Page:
Tuesday, February 16, 2016

Humor: Being placed on hold

Have you ever been placed on hold for what feels like eternity? I have and I've decided I don't like it. Usually my demeanor includes plenty of patience, but there comes a time when enough is enough and and the well runs dry. In my book, long wait times on holds with businesses creates a severe patience drought. I have worked in customer service and never, in all good conscience, would I ever have placed a customer on hold for perpetuity.

Once I received a rather large bill, which was an anticipated expense, but the invoice arrived stating an amount significantly less than what I was supposed to owe. Wanting to do the ethical thing, I grabbed the phone to call the vendor to inform them of their colossal blunder. I tend to believe in the thought of what goes around comes around, so I figure it's a good idea to pay what I owe rather than try to "cheat" the agency by paying the lower amount they actually noted on the bill.

So…I let my fingers do the walking (yes this was in the days pre-mobile!) and dialed up the vendor. I'm immediately greeted by an overly-friendly automated voice who sounds extremely happy I called. As quickly as the call is answered, after my impersonal yet lovely, greeting I am quickly transferred to another line. This time for my listening pleasure I'm treated to some upbeat cheesy music. As if that wasn't bad enough, the transition to each new song was horrible.

I thought to myself, "With the outrageous prices they charge, you think if they could at least afford some decent music, and splurge and invest in an automated system which has the capability to smoothly transition from one awful song to the next".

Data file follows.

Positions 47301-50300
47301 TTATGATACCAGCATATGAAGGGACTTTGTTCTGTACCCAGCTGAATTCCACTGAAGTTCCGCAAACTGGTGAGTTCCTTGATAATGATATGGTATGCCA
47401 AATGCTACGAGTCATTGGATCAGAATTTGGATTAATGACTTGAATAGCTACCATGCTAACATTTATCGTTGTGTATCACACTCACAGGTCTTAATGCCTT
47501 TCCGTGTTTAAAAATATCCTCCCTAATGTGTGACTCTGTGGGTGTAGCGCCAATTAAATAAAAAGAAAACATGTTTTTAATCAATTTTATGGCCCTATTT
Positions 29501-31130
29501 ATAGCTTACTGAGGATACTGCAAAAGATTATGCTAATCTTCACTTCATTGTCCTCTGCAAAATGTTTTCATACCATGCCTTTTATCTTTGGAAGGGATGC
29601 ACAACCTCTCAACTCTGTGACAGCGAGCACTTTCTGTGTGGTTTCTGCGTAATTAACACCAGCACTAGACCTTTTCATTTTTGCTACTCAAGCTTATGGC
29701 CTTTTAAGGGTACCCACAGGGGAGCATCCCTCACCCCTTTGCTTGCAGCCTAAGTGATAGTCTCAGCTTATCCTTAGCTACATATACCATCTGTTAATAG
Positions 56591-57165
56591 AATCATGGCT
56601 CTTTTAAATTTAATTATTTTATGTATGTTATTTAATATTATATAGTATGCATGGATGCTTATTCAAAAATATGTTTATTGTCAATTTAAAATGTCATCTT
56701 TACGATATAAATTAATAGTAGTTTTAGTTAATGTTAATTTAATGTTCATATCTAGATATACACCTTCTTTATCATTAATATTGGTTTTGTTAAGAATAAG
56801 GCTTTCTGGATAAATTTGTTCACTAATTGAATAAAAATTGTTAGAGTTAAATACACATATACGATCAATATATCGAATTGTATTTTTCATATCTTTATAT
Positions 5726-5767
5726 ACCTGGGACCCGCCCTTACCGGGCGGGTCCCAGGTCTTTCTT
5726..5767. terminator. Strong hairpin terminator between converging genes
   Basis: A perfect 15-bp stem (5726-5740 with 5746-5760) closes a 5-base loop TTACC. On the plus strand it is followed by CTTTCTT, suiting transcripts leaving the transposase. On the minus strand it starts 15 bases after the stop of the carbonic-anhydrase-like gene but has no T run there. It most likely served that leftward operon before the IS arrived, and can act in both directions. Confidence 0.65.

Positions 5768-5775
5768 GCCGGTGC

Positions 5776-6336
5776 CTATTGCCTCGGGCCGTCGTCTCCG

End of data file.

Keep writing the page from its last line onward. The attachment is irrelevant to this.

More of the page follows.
Anyway, I figured if this was my biggest gripe of the day, no big deal.

Eventually, maybe some 20 minutes later, as I paced my kitchen floor, a customer representative gets around to answering the line I'm on. He's pretty useless. First off, he doesn't understand what I'm saying and tries to address another issue, totally unrelated to my current one. It wasn't hard to see this company's customer service reps didn't take notes each time they talked to a customer.

Since he can't understand what the issue is I'm trying to report, he apparently feels the helpful thing to do is create a different problem he can solve. One that no longer existed.

Unfortunately, someone had already beat him to the punch because it was one which I had already explained on the last go around on a previous endless, on-hold telephone call. Buddy, that was last year's issue. The ticket should have been closed by now. Now I have two problems. Great!

After a few minutes of insisting I really don't need the solution he's offering, he says he's going to refer me to the escalation department. Oh joy!

Muttering to myself, "Just what I need, they gotta take a simple error on their part (which actually benefits me) and make it into my problem to sit on hold for eternity."

Nonetheless, I patiently listen to clueless Mr. Customer Service rep, giving him the benefit of doubt. Friendly, but dense, customer service guy warns me it's going to be several minutes.